Barb & Susan's European Adventure - June 2009 travel blog

early morning view looking to the right off of our balcony -...

This is the view from our balcony looking towards the sea. Corniglia...

We went to Mass on Sunday morning at this church in Manarola

They are wheeling a boat through town - guy in green shorts...

They use this crane to lower boats into the water. We thought...

This is how they lower boats into the water - very interesting....

Boat is almost to the water - look how clear the water...

boats in Manarola - all had to be lowered to the water...

Rocks near the shore in Manarola

Barb on the rocks by the water. In the background is hillside...

One of the rocky paths near the water and not far from...

train tracks that run between villages -this is between Riomaggiore & Manarola...

The entrance to the path (and tunnel) towards Riomaggiore from Manarola

Stopping along the way for a glass of wine - they brought...

taken from the path to Riomaggiore. Note the cactus.

looking down from the path to Riomaggiore

Map that shows all 5 villages - Manarola is village #2 after...

The swimming and boat launch area in Riomaggiore

Several local men gather around to catch up on the day's news...

Walking on the path to Riomaggiore (that village can be seen in...

Tunnel that leads towards Riomaggiore - people took cover here in WWII...


We arrived in Manarola, Italy around 10:15 pm on the 13th, which was 4 hours later than we had planned. It was a busy day mixed with great sightseeing and laughs along the way as well as a bit of stressful driving on some dark and narrow winding roads up the mountain at night. Guess living in Colorado prepared us a bit for that so we managed.

Cinque Terre is the region along the Mediterranean that is made up of five small seaside villages that are perched on steep hills leading directly to the sea. The five villages are: Riomaggiore, Manarola (this is the village we stayed in), Corniglia, Vernazza and Monterosso.

No cars are allowed in Manarola, so, when we arrived we had to park the car at the main parking lot for the town and walk 15-20 minutes to our apartment. Luckily Mr. Roberto was there to meet us and to help carry our bags. We didn't even take our suitcases to the apartment and transferred clothes into our duffel bags. The walk had lots of uphill climbs and we had about 50-60 steps to climb just to reach our apartment so no way were we lugging our heavy suitcases. But, the walk and climb was well worth it as we had a great view of the Mediterranean and the beautiful hillsides.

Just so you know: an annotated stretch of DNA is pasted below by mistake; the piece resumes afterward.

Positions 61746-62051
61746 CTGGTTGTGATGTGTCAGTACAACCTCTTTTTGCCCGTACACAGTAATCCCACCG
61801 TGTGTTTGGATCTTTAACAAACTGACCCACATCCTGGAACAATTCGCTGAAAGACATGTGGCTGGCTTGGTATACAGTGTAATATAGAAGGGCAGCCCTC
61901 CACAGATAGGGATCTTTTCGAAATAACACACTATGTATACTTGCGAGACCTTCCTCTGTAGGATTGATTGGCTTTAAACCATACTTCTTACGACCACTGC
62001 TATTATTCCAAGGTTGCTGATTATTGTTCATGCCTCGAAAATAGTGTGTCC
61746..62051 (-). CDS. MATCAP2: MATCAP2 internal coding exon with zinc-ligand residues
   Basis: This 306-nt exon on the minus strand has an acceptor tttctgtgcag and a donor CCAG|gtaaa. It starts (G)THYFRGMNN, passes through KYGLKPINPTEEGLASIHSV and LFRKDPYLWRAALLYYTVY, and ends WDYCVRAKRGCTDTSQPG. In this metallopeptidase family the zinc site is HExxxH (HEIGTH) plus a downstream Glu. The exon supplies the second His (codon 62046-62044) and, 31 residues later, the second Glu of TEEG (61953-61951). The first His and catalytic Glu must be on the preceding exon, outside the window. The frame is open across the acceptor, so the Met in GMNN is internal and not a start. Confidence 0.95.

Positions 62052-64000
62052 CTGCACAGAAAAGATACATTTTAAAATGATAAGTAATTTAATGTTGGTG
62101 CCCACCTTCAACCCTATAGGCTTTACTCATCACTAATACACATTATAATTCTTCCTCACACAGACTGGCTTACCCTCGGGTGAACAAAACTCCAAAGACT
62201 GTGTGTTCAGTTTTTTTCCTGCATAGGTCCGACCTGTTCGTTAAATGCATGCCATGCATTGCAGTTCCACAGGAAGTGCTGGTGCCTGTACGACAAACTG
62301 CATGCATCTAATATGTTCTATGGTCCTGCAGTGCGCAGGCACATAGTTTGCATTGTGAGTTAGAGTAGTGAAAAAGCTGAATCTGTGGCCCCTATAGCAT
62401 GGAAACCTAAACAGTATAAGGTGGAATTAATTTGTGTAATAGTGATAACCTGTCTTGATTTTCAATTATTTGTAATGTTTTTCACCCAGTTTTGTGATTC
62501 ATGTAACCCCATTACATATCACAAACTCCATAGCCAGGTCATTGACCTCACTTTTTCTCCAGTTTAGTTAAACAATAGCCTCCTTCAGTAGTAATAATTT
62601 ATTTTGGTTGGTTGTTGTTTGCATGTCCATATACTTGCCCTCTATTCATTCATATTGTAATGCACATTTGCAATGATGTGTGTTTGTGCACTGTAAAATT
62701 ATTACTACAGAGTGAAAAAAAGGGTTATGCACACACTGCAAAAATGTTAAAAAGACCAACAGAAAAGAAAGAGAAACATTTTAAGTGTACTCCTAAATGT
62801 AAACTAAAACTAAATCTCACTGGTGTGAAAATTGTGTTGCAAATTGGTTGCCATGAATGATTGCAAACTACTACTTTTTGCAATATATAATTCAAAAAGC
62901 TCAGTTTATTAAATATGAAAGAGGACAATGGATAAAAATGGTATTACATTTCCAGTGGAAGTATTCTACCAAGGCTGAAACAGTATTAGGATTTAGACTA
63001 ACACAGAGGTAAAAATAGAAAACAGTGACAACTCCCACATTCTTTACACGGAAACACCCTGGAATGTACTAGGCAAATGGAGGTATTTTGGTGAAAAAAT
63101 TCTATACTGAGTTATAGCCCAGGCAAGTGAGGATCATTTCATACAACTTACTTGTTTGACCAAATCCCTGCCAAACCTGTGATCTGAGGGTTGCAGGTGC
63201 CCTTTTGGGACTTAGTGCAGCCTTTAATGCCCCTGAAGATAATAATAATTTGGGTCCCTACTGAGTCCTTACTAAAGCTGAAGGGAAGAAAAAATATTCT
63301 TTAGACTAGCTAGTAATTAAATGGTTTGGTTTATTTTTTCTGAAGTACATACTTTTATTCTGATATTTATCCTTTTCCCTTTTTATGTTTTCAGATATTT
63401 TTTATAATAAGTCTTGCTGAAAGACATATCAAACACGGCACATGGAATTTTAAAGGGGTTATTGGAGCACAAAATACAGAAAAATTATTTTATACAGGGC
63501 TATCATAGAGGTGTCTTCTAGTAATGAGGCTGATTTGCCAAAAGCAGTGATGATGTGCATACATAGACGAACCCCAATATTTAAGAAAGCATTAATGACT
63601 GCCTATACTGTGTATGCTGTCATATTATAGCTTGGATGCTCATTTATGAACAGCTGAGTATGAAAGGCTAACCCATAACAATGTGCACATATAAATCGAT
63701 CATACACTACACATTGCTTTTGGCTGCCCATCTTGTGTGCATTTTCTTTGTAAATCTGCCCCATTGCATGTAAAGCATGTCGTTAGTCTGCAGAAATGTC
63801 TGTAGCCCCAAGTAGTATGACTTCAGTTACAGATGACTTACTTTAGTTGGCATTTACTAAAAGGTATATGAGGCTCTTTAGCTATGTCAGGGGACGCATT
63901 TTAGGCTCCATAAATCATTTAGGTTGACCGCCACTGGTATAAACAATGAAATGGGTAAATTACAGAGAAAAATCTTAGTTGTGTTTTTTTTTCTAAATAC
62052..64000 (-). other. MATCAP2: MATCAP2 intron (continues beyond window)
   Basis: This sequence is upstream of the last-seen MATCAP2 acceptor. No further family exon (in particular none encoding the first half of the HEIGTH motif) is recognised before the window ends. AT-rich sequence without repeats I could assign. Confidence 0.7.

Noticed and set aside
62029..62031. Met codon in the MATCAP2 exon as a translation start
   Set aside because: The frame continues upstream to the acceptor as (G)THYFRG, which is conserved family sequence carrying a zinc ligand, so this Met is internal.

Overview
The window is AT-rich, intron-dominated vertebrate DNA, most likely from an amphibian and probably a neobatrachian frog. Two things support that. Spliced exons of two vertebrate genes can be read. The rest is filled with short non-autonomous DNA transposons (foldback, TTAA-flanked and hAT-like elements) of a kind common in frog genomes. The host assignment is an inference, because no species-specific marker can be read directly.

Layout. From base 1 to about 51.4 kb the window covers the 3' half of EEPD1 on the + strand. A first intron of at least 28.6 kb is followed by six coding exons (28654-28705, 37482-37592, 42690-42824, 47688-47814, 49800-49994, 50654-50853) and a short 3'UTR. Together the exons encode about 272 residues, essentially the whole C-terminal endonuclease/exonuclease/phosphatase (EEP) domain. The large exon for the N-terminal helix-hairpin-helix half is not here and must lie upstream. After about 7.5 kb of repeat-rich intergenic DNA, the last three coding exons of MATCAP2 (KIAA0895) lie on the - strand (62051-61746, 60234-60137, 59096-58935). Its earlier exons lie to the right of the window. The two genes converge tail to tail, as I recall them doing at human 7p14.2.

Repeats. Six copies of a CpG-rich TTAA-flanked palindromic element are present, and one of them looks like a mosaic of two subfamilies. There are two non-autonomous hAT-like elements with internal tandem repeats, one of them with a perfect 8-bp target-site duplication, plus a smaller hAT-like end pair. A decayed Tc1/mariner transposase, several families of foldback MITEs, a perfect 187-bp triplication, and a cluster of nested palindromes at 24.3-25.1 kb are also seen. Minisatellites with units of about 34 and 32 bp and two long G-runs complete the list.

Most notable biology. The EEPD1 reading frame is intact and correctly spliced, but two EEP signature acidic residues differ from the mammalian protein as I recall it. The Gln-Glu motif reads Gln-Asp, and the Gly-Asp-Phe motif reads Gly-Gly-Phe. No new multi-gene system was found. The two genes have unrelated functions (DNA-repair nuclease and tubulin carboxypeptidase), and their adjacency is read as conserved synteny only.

On our first full day in Cinque Terre, we went to Sunday morning Mass at the old Catholic church in our village. It was all in Italian but Barb was able to follow along fairly well since the mass was very similar to that of a U.S. Catholic church with a few minor differences. After wandering around Manarola and having lunch, we then walked on the path between Manarola and Riomaggiore, which was about a 20 minute walk each way and the shortest distance between any of the villages. The tunnel we went through is the same tunnel that residents used to hide in and take cover from air raids during WWII. They added artwork and new lighting in 2000 but we talked about how scary that must have been to be in a dark tunnel with so many people and hearing bombing overhead.

We stopped along the way for a snack and glass of wine and ended up having dinner overlooking the water in Riomaggiore. We would have liked to hear Italian music but believe it or not the entire soundtrack for the night was purely American including several songs by Elvis and the Eagles (perhaps someone's iPod was playing the "E's" on their alphabetical list.

We wandered around a bit after dinner and enjoyed the nice evening back in our town of Manarola. We stopped into a few stores to browse for souvenirs and decided to buy some laundry detergent for our super efficient European washing machine that only takes 2 hours per load! It took us a good 20 minutes to buy detergent after a few rounds of charades trying to explain to the shop keeper what we were looking for. We soon discovered that the washing machines in Italy are just as crazy as in Spain and France and they all sound like a Boeing 747 ready to take off towards the end of the cycle. Pretty entertaining actually.

Barb had a stain on a pair of shorts and soon disovered that a product in our apartment called "Bang" which surely looked like the American equivalent of "Shout" for stain removals was in fact a stove cleaner and nothing for laundry. Oops!

We were exhausted and after sitting on our patio for a bit before going to bed, we slept well to get ready for another action packed day.



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